All-Digital Curriculum Pushed Throughout the Nation
Education officials have begun work on the completely digital curriculum which they will be implementing in the next few years. Replacing the need for written textbooks, worksheets and printed study guides, the digital curriculum promises to change the face of classroom learning throughout the nation. Because this new system will run on renewable resources, this limits the need for environmentally-taxing materials and limits the consumption of paper.
The Obama administration has set aside a hefty sum to be able to implement high-speed internet in more than 15,000 schools all over the country. Last Friday it was announced that $400 million worth of corporate commitments have been made by software companies Adobe and Prezi which will be donating their software and materials to the program. Most schools have already begun buying laptops and tablets for their students to use.
Other software companies are also joining in, developing educational materials for other grade levels which haven’t yet been tapped by the Obama project. Amplify, another leading software company has also gotten in on the project. They will be distributing a digital English arts curriculum for different middle schools this year. The digital education project offered by Amplify includes reading material, interactive games and writing activities along with an app which allows the teachers to track students’ performance as well as give feedback directly to the students.
Joel Klein, New York’s former chancellor for public schools and current chief executive officer of Amplify said last week that this program which costs $45 a year per student is special because of its interactive quality—he stresses that these aren’t just “souped-up PDFs” but are programs made especially to match the middle school curriculum.
McGraw-Hill, a company best known for its textbooks has announced a partnership with Study Sync, a company which develops online curriculum tools. StudySync’s programs have been distributed in over 22,00 schools nationwide. McGraw-Hill’s partnership with StudySync produces materials which are priced at a third of Amplify’s programs.
Scholastic, Inc. the children’s book publishers (perhaps most famed for bringing Harry Potter to the United States) have also been improving their digital program called Read 180 which helps students with reading difficulties and disabilities. Thus far, Read 180 is being distributed in more than 44,000 classrooms. They’ve also announced the development of a new digital program in the works, this time for a more generalized audience called Codex. This, like Amplify’s program is going to be targeted toward middle schools. So far, 4,300 classrooms are using the first version of Codex.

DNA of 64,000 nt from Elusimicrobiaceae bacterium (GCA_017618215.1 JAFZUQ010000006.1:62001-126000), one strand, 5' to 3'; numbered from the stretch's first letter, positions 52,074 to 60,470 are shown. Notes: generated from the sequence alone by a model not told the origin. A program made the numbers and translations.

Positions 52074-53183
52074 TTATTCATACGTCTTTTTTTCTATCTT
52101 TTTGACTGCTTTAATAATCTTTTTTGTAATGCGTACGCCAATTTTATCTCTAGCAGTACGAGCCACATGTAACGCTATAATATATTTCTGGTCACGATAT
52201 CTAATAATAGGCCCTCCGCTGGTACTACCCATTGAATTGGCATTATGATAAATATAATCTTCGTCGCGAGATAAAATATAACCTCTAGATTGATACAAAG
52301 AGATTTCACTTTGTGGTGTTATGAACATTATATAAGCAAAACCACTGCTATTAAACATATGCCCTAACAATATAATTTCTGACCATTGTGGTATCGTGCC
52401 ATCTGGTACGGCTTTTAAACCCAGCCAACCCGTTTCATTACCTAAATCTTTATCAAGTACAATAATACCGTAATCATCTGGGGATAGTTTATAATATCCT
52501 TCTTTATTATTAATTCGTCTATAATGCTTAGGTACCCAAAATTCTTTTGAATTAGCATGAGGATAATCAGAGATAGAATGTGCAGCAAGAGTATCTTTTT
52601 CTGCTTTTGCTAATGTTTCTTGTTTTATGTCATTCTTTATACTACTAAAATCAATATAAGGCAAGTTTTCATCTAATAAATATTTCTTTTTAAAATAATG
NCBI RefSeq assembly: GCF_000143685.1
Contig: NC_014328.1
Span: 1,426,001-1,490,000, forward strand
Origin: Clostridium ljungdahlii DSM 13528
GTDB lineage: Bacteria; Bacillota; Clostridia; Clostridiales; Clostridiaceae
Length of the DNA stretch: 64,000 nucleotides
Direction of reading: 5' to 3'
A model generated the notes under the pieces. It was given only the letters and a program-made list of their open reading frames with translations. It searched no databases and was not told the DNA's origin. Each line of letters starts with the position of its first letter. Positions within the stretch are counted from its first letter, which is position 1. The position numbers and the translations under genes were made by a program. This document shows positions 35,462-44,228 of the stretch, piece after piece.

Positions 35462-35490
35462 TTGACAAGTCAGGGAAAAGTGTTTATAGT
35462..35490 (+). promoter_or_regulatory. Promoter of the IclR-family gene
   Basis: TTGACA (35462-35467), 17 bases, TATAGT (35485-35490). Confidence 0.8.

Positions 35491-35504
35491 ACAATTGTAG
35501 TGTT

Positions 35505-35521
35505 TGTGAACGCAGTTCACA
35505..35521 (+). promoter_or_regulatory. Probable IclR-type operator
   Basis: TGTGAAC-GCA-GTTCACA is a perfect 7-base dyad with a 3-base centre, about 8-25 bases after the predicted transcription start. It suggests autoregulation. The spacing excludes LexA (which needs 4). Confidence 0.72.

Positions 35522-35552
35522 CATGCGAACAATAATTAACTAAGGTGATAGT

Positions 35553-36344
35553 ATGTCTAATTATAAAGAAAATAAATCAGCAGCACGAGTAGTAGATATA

Although more expensive, Mr. Klein of Amplify says that their digital curriculum has been extensively labored over and is probably the most up-to-date of available digital programs. For example, students don’t just learn vocabulary words—they learn to use them properly in a social media context. They aim to teach students how to use social media for proper communication: one of the exercises include properly utilizing vocabulary words as hashtags on Twitter—when is it appropriate to turn a word into a hashtag? When is it not? The software also include fun games and videos which help the students feel more involved in the curriculum. Certain discussions on books and plays include intense scenes from their movie adaptations. Also, for example the unit on Edgar Allan Poe includes a fun game where clues are given to try and solve the author’s mysterious murder. They’ve invested more than $100 million in the education arts project to date.
However, despite the eagerness and enthusiasm of publishers and educators to go digital, the digital education programs have had a tough roll-out because of (ironically) students’ proficiency with digital media. For example, last year the Los Angeles Unified School District spent $1 billion to give all of their students an iPad loaded with digital programs from Pearson: in less than a few months, students had overridden the system to access non-school related websites and programs. Because of this, Amplify’s own program, which was set to launch shortly after Pearson’s, had to postpone its launch in the interest of tightening their tablet’s security.
The teachers’ trust in Amplify has been divided—Mr. Klein had a controversial term as the public schools chancellor and the head of development, Mr. Murdoch was entangled in the phone-hacking scandal which rippled through the nation last year. Some teachers say that the technology is so well-developed that judgment for the past failures of both officials can be put aside whereas others say that this company is merely a means to monopolize more of the market. Other educators say that who makes the material is irrelevant—various platforms from various companies can be used in the interest of furthering learning via technology.